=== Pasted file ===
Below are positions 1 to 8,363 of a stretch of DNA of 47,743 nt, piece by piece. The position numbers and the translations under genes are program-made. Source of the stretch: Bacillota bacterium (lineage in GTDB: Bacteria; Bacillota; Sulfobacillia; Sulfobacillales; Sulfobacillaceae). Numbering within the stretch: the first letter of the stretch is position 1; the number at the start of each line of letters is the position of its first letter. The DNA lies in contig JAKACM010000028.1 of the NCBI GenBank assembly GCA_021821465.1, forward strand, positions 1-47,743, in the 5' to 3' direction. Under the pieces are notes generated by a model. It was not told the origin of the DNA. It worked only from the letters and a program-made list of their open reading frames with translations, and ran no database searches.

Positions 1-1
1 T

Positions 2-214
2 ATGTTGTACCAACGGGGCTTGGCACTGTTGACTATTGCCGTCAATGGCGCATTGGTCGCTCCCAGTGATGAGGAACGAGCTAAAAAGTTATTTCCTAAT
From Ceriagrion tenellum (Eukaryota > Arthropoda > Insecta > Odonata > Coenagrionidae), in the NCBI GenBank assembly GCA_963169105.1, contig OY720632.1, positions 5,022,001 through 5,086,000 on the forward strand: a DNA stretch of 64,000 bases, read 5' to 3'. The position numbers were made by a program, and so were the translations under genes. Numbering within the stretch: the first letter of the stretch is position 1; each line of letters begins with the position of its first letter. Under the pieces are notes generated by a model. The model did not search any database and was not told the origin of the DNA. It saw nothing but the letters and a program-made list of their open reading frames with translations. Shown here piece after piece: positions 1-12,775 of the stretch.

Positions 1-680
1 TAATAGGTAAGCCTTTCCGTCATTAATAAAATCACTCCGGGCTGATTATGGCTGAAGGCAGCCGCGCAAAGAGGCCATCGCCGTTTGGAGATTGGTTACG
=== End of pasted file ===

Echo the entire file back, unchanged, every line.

Below are positions 1 to 8,363 of a stretch of DNA of 47,743 nt, piece by piece. The position numbers and the translations under genes are program-made. Source of the stretch: Bacillota bacterium (lineage in GTDB: Bacteria; Bacillota; Sulfobacillia; Sulfobacillales; Sulfobacillaceae). Numbering within the stretch: the first letter of the stretch is position 1; the number at the start of each line of letters is the position of its first letter. The DNA lies in contig JAKACM010000028.1 of the NCBI GenBank assembly GCA_021821465.1, forward strand, positions 1-47,743, in the 5' to 3' direction. Under the pieces are notes generated by a model. It was not told the origin of the DNA. It worked only from the letters and a program-made list of their open reading frames with translations, and ran no database searches.

Positions 1-1
1 T

Positions 2-214
2 ATGTTGTACCAACGGGGCTTGGCACTGTTGACTATTGCCGTCAATGGCGCATTGGTCGCTCCCAGTGATGAGGAACGAGCTAAAAAGTTATTTCCTAAT
From Ceriagrion tenellum (Eukaryota > Arthropoda > Insecta > Odonata > Coenagrionidae), in the NCBI GenBank assembly GCA_963169105.1, contig OY720632.1, positions 5,022,001 through 5,086,000 on the forward strand: a DNA stretch of 64,000 bases, read 5' to 3'. The position numbers were made by a program, and so were the translations under genes. Numbering within the stretch: the first letter of the stretch is position 1; each line of letters begins with the position of its first letter. Under the pieces are notes generated by a model. The model did not search any database and was not told the origin of the DNA. It saw nothing but the letters and a program-made list of their open reading frames with translations. Shown here piece after piece: positions 1-12,775 of the stretch.

Positions 1-680
1 TAATAGGTAAGCCTTTCCGTCATTAATAAAATCACTCCGGGCTGATTATGGCTGAAGGCAGCCGCGCAAAGAGGCCATCGCCGTTTGGAGATTGGTTACG